Last week, a beloved man of God passed from this life to the next at the age of 104: George Beverly Shea, the long-time associate of Billy Graham who always sang an inspiring song just before Billy preached.
Mr. Shea’s obituary in the New York Times caught my attention. The first line declared that George Beverly Shea had “escaped a life of toil in an insurance office to become a Grammy-winning gospel singer.”
What’s this? He escaped a life of toil in an insurance office? If you happen to work in the insurance industry, I hope you’re not saying to yourself, “Congratulations to Mr. Shea. I’d like to find my escape before I turn 104!”
The fact is, many people feel trapped at work. Many don’t want to be doing what they’re supposed to be doing at work, and endure the situation until the weekend. Many are not engaged. How many? Research by The Gallup Organization suggests 55% of the US workforce is “not engaged,” and another 16% are “actively disengaged.”
If Gallup’s findings are correct, then 71% of US workers are not engaged in their work! The “not engaged” folk are described as those who “hang back and don’t commit themselves [to their job],” while the “actively disengaged” employee is described as one who is “not just unhappy at work…[but] acts out that unhappiness.”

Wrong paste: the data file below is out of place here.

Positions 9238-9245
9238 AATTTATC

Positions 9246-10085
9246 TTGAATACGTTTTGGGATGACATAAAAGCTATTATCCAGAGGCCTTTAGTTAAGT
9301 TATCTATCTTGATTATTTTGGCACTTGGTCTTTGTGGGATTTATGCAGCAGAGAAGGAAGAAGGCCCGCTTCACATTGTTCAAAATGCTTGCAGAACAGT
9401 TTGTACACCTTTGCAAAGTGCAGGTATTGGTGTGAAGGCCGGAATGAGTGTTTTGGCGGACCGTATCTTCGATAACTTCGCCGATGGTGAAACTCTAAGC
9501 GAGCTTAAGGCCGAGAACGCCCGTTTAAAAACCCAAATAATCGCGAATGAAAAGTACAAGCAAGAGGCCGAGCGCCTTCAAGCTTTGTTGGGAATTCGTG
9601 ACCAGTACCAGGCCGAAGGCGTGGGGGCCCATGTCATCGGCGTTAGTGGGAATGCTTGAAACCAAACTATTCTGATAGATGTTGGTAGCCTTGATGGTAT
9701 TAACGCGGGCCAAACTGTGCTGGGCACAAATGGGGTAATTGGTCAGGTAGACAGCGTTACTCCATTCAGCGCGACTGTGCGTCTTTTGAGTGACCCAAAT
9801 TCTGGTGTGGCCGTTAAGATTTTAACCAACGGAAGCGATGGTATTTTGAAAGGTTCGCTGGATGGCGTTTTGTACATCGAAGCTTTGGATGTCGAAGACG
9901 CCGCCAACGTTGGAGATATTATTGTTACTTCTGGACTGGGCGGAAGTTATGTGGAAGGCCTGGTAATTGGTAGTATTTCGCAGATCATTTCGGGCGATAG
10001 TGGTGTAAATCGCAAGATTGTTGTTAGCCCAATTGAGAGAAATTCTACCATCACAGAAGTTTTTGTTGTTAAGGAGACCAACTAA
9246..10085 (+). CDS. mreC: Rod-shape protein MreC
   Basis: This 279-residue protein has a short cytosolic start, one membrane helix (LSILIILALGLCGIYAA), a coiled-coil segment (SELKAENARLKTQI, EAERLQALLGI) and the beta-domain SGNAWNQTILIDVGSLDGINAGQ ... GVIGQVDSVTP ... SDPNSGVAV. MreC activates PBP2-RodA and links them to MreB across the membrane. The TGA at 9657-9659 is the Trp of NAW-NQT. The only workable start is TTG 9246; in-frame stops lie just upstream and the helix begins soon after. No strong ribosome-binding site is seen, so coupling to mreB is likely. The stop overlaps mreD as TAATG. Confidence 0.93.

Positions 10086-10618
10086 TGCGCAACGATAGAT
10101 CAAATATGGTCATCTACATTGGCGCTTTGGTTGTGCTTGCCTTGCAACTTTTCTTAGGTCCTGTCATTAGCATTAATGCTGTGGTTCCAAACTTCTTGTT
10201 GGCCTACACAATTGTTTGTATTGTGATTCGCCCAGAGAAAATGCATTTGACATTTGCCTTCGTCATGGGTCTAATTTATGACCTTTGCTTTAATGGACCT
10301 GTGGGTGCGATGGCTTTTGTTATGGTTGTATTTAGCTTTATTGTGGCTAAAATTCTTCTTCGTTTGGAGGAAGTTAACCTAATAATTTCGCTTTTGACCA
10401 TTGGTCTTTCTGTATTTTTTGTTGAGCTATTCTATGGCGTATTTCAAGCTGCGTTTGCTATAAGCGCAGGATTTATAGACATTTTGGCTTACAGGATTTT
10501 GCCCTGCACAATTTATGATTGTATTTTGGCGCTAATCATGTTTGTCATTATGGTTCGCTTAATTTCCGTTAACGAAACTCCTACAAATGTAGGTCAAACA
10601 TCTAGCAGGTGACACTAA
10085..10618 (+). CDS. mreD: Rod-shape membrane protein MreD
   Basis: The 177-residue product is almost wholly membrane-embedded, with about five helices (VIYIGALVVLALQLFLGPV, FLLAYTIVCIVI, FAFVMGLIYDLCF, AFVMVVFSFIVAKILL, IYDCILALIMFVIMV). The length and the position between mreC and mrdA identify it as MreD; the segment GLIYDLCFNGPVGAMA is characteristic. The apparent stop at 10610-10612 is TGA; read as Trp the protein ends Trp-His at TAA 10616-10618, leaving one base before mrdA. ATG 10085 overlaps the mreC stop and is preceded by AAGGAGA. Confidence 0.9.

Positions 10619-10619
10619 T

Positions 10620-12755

The big question is, “Why?”
In response to last week’s post, one reader, Alex Brubaker, sent a link to an article in the Huffington Post, from April 15, titled: “Why Are We So Frustrated at Work and at Home?” written by Behnamn Tabriai and Michael Terrell, who are affiliated with the Stanford Business School. Here is their answer to the “why” question:
"Though our society-wide struggle to find greater meaning is certainly attributable to a variety of nuanced factors, we have found that one of the biggest reasons is that, simply, people aren't aligned. By that we mean that people don't build an external reality that is in line with their internal selves and values. When your inside world and your outside world are misaligned, it's easy to feel frustrated, unhappy, and adrift. However, when they move into alignment, our lives are pervaded with a sense of satisfaction and happiness -- feelings that researchers have shown contribute significantly to how well we perform and our sense of meaning."
Could "alignment" be a key to meaning?